It’s weird to love something so much but not be able to describe exactly what we love about it. We tell our friends — or really anyone who will listen — to the point of annoyance that they need to try the Plum Cafe & Kitchen in Ohio City.
“What kind of place is it?” they ask. “Just really awesome food,” we reply as we list the amazingly unusual dishes — creamed spelt with spruce tips, crispy chicken feet, smoked fish dip with a raw quail egg yolk — that we’ve consumed there since it opened last May.
While this year’s best new restaurant winner doesn’t easily slide into a single cuisine type, the freedom co-chefs Brett Sawyer and Jordan Kirk have to explore ingredients, ideas, techniques and whims makes eating here feel like part adventure and part secret society — especially with a menu that changes almost weekly.
Is it seasonal? Is it new American? Is it eclectic?
“We don’t fit neatly into anybody’s category,” says Sawyer. “When people want to know what kind of restaurant we are, I can’t say, ‘Oh, we do burgers and fried chicken.’ It’s harder to explain what we do because we don’t really have any boundaries.”
The menu, though dotted with a few wacky and rare ingredients, feels relaxed. It pairs well with the low-key space and chill staff who let you stroll in for happy hour in jeans and T-shirt and order a Budweiser without feeling like a jerk. White subway tiles, a wall in bright yellow and green floral wallpaper and a pinball game keep the energy light and upbeat. It’s a recipe for Clevelanders to let down their guard and maybe take a risk or two.
“If they’re comfortable in the restaurant, then they’ll be a little more comfortable eating something they may not have tried before, like chicken hearts,” says Sawyer.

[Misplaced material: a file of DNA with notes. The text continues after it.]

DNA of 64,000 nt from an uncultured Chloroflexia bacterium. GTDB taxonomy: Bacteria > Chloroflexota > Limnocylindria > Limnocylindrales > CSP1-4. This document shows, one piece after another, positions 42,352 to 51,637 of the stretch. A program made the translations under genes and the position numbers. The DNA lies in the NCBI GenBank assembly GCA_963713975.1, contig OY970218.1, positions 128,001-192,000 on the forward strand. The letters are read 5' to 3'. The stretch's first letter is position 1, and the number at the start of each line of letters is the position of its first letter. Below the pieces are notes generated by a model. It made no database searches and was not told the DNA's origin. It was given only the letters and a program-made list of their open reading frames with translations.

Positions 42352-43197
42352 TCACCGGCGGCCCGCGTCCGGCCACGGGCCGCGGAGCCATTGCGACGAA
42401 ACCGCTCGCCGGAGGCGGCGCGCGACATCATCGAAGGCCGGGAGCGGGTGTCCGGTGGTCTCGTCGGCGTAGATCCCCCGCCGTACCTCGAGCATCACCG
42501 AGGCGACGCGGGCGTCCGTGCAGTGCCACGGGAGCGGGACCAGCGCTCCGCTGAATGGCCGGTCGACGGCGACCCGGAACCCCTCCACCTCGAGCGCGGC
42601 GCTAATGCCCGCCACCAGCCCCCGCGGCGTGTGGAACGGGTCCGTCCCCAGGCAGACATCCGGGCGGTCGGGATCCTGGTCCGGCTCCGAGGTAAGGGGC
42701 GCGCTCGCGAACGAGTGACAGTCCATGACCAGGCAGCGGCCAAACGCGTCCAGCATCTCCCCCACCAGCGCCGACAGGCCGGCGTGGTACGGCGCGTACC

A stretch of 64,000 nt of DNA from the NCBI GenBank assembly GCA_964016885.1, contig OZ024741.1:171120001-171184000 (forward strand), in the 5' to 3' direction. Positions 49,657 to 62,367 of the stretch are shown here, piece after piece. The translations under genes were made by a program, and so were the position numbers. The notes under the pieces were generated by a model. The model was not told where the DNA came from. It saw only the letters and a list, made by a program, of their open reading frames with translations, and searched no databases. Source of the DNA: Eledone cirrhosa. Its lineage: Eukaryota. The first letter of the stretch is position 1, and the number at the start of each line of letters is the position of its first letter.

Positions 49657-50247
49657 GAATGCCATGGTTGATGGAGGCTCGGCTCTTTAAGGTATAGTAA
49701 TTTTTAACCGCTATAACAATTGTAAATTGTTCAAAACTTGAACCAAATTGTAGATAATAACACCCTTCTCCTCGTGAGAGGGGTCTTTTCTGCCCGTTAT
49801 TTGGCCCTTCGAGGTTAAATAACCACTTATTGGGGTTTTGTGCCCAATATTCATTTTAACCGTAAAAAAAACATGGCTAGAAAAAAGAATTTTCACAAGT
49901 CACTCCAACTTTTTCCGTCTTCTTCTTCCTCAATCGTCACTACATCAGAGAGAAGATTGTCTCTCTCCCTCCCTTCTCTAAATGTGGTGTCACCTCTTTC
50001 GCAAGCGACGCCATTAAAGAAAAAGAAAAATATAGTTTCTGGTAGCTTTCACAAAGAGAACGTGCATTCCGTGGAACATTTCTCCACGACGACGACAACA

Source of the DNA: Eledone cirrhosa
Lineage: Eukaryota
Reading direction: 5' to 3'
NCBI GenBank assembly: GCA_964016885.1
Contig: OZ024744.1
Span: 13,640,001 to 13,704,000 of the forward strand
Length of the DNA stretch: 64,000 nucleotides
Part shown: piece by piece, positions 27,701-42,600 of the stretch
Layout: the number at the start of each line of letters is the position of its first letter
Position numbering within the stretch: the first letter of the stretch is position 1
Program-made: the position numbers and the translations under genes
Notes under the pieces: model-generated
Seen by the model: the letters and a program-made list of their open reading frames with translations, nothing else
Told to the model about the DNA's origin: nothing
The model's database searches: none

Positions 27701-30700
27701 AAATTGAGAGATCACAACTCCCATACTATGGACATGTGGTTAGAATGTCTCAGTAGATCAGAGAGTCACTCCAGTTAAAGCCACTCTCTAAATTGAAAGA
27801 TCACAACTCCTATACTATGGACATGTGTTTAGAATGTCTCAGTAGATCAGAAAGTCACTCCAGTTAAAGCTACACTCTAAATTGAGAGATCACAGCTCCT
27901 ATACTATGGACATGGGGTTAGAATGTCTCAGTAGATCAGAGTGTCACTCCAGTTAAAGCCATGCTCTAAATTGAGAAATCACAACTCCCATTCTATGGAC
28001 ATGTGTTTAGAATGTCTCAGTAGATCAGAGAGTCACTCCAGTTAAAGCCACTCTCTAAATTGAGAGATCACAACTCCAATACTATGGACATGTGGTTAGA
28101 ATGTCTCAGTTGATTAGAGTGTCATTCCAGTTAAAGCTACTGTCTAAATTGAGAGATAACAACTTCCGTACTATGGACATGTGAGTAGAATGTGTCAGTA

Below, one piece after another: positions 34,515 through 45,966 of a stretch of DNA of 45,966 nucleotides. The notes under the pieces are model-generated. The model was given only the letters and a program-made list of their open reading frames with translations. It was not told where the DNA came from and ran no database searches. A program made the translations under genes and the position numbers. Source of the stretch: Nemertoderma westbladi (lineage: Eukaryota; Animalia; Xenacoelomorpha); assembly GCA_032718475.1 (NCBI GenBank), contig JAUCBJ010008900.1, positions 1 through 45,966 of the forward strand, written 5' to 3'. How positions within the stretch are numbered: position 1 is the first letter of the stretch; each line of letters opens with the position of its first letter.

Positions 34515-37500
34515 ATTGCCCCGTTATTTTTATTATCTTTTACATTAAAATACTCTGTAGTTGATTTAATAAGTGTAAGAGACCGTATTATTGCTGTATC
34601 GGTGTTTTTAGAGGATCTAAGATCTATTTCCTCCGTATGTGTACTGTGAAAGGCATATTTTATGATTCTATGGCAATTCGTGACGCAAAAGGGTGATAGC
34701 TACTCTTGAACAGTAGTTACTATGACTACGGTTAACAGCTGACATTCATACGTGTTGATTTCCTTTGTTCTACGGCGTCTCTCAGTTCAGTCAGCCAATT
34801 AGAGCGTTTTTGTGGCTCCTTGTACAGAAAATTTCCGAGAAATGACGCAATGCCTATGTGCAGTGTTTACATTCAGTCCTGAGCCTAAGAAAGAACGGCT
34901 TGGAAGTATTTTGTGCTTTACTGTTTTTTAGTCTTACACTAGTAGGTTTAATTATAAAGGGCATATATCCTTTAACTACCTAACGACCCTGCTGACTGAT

It might be easiest to define Plum as a seasonal restaurant. Sure, other spots work with local farms and vendors to incorporate fresh vegetables, fruits, grains and meat into their menus, but Sawyer and Kirk have foraged a passion for working with ingredients only when they are truly in season.
So sometimes a dish such as the Wholesome Valley cream panna cotta with peas, cilantro, shallots and mustard green flowers might only be around for the few weeks when they can get quality peas from one of its local vendors such as Red Basket Farm in Kinsman.
“I think we change our menu more than anybody does in the city,” says Sawyer.
The duo has working relationships with about six farmers and vendors such as Fallen Apple Farm in Ashland, Rittman Orchards in Doylestown and Ohio City Farm.
“The food is built around the product,” says Kirk. “It’s the point of inspiration, where it starts and where it ends.”
Take the kale shoots ($9). Red Basket Farm supplies the tender tops of kale that most people aren’t used to eating. So Kirk created a dish centered on the ingredient by sauteing them with a little bit of lemon juice and Benton’s country ham. It’s garnished with a charred bread mayonnaise (another of Kirk’s wild, yet addictive inventions).
“As soon as they’re gone, that’s it,” says Kirk of using the kale shoots. “There’s not even a question of trying to shoehorn a different ingredient in there. It starts and ends with that.”
The pace, planning and execution it takes to keep creating, changing and modifying dishes to accommodate what’s available can be grueling. And it doesn’t always end in success.
“The creative process — there’s no way to really describe it,” says Sawyer. “It’s a lot of back and forth, it’s a lot of failure.”
“Mostly failure,” concurs Kirk. “Dishearteningly so, at times.”
“We really hate to make something bad,” admits Sawyer. “It ruins your day. You have this idea of what something’s going to be. Then it hits your plate, and it tastes like shit. And you’re like, That’s it. I’m done with this. I can’t cook.”
Fortunately for Cleveland foodies, there’s more successes than failures at Plum. Ideas float between the chefs like a stream of consciousness: crab parfait with apples, a crispy egg dish that’s a play on deviled eggs and pickled green mulberries.
“Maybe it’s more effort, but it’s the only way to put the best stuff on the plate and be proud,” says Kirk. “Personally, that’s the only f---ing reason I’m in this. It’s not for the money.”
So however you choose to define, describe or explain what Plum is doing — all we can say is go there, sit down and give it a try. If you’re not going to listen to us, listen to Sawyer.
“I want to come in and have fun cooking,” he says. “When it stops being fun, what am I doing it for?”